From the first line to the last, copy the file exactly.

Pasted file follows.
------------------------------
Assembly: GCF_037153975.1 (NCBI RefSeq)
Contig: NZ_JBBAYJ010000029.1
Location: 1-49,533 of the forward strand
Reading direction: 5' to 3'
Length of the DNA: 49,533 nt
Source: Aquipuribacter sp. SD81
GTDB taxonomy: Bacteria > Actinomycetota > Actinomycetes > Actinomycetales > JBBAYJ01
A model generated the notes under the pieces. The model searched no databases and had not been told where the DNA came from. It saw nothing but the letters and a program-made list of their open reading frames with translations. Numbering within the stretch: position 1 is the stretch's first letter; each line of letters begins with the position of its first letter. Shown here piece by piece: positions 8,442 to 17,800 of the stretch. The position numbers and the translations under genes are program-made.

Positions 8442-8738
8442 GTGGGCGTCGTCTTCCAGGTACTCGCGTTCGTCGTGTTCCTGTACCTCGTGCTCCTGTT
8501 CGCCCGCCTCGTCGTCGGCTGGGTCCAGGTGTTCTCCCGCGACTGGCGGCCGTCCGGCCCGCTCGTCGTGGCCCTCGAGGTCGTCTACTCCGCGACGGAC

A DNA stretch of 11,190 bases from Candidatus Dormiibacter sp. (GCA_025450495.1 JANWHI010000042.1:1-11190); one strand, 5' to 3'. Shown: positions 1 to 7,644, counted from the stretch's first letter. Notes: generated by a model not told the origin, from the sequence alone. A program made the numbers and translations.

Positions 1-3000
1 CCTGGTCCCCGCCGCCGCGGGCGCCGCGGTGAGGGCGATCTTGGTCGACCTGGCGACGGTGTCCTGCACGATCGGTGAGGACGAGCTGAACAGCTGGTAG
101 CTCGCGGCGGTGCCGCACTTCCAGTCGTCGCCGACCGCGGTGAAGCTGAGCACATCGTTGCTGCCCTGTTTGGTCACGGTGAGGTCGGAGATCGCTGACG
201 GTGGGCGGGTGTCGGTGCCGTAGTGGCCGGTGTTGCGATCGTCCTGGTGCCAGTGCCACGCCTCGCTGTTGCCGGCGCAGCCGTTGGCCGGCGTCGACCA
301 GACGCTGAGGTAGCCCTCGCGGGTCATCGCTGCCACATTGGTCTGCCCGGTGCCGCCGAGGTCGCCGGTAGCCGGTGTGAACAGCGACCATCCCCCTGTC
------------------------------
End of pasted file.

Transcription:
Assembly: GCF_037153975.1 (NCBI RefSeq)
Contig: NZ_JBBAYJ010000029.1
Location: 1-49,533 of the forward strand
Reading direction: 5' to 3'
Length of the DNA: 49,533 nt
Source: Aquipuribacter sp. SD81
GTDB taxonomy: Bacteria > Actinomycetota > Actinomycetes > Actinomycetales > JBBAYJ01
A model generated the notes under the pieces. The model searched no databases and had not been told where the DNA came from. It saw nothing but the letters and a program-made list of their open reading frames with translations. Numbering within the stretch: position 1 is the stretch's first letter; each line of letters begins with the position of its first letter. Shown here piece by piece: positions 8,442 to 17,800 of the stretch. The position numbers and the translations under genes are program-made.

Positions 8442-8738
8442 GTGGGCGTCGTCTTCCAGGTACTCGCGTTCGTCGTGTTCCTGTACCTCGTGCTCCTGTT
8501 CGCCCGCCTCGTCGTCGGCTGGGTCCAGGTGTTCTCCCGCGACTGGCGGCCGTCCGGCCCGCTCGTCGTGGCCCTCGAGGTCGTCTACTCCGCGACGGAC

A DNA stretch of 11,190 bases from Candidatus Dormiibacter sp. (GCA_025450495.1 JANWHI010000042.1:1-11190); one strand, 5' to 3'. Shown: positions 1 to 7,644, counted from the stretch's first letter. Notes: generated by a model not told the origin, from the sequence alone. A program made the numbers and translations.

Positions 1-3000
1 CCTGGTCCCCGCCGCCGCGGGCGCCGCGGTGAGGGCGATCTTGGTCGACCTGGCGACGGTGTCCTGCACGATCGGTGAGGACGAGCTGAACAGCTGGTAG
101 CTCGCGGCGGTGCCGCACTTCCAGTCGTCGCCGACCGCGGTGAAGCTGAGCACATCGTTGCTGCCCTGTTTGGTCACGGTGAGGTCGGAGATCGCTGACG
201 GTGGGCGGGTGTCGGTGCCGTAGTGGCCGGTGTTGCGATCGTCCTGGTGCCAGTGCCACGCCTCGCTGTTGCCGGCGCAGCCGTTGGCCGGCGTCGACCA
301 GACGCTGAGGTAGCCCTCGCGGGTCATCGCTGCCACATTGGTCTGCCCGGTGCCGCCGAGGTCGCCGGTAGCCGGTGTGAACAGCGACCATCCCCCTGTC